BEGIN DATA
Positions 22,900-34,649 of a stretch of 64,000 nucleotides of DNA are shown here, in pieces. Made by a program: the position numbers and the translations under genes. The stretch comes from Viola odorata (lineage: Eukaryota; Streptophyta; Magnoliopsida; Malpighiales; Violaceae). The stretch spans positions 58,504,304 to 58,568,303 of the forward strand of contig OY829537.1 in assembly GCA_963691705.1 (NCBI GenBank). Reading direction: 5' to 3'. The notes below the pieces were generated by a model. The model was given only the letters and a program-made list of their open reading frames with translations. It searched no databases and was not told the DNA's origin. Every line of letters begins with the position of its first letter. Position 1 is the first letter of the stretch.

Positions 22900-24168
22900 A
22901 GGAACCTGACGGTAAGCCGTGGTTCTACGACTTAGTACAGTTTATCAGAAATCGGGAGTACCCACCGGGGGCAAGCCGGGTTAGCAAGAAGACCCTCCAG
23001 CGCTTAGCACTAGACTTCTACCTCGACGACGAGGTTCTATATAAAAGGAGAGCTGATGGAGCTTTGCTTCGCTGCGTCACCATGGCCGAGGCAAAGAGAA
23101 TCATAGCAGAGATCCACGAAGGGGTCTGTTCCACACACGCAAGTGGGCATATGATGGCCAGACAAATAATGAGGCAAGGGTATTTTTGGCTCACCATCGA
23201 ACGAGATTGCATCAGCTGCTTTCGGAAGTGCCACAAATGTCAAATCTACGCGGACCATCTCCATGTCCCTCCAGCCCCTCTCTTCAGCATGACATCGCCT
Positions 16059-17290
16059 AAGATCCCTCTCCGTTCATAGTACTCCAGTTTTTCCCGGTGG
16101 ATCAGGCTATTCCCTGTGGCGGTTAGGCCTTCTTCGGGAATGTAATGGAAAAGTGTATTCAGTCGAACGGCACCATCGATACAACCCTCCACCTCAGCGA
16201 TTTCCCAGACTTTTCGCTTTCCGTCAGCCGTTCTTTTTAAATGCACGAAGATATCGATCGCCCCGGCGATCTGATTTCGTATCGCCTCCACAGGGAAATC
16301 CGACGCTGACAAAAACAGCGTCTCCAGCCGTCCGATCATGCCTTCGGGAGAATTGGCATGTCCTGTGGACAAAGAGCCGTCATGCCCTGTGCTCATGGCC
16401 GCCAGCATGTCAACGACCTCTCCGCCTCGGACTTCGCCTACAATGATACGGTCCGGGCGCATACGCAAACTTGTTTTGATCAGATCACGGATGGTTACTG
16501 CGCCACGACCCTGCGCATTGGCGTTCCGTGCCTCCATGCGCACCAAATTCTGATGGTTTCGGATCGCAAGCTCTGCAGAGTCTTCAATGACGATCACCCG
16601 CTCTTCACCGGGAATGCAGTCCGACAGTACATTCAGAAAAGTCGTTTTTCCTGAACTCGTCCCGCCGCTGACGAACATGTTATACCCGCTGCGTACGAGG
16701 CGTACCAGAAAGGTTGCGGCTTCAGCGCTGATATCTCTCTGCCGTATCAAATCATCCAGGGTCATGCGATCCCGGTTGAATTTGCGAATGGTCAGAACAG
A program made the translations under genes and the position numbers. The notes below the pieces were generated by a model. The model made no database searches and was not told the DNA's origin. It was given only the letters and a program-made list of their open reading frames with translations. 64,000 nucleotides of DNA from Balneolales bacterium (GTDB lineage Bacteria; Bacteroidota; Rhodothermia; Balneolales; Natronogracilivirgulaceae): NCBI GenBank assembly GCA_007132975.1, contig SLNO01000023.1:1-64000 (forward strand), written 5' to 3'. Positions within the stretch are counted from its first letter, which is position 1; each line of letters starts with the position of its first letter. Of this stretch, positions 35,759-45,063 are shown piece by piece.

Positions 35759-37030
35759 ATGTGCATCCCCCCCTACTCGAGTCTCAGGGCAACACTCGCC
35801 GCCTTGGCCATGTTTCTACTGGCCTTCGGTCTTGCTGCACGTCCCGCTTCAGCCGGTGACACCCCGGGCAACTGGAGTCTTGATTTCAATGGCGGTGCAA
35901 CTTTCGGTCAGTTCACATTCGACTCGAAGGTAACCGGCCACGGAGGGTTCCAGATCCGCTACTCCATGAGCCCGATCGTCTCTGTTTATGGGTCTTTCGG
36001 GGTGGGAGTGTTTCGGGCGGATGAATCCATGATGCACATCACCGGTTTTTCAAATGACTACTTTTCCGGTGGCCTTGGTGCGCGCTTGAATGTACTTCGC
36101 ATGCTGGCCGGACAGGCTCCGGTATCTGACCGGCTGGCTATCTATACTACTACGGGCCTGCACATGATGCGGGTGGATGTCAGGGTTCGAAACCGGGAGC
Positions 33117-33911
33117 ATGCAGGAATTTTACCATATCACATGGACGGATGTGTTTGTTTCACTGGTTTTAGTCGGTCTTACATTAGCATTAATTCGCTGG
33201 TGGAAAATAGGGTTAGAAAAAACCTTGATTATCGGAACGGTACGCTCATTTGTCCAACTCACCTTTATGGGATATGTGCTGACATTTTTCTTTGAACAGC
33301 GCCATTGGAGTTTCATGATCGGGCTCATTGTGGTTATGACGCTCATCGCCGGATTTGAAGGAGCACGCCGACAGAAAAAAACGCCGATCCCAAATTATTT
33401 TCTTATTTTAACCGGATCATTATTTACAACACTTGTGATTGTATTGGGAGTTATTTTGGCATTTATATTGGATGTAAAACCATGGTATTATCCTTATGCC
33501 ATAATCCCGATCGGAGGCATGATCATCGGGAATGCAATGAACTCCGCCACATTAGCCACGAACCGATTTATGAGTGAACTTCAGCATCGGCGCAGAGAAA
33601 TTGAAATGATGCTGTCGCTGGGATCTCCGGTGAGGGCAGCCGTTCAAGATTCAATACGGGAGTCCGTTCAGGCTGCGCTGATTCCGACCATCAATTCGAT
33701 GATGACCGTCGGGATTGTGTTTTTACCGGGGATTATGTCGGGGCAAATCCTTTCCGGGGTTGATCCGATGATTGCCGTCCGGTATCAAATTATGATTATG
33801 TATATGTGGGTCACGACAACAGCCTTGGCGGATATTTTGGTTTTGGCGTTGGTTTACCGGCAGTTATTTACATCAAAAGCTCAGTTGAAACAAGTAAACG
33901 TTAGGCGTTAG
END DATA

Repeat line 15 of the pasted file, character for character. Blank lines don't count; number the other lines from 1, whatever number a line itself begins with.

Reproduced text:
16601 CTCTTCACCGGGAATGCAGTCCGACAGTACATTCAGAAAAGTCGTTTTTCCTGAACTCGTCCCGCCGCTGACGAACATGTTATACCCGCTGCGTACGAGG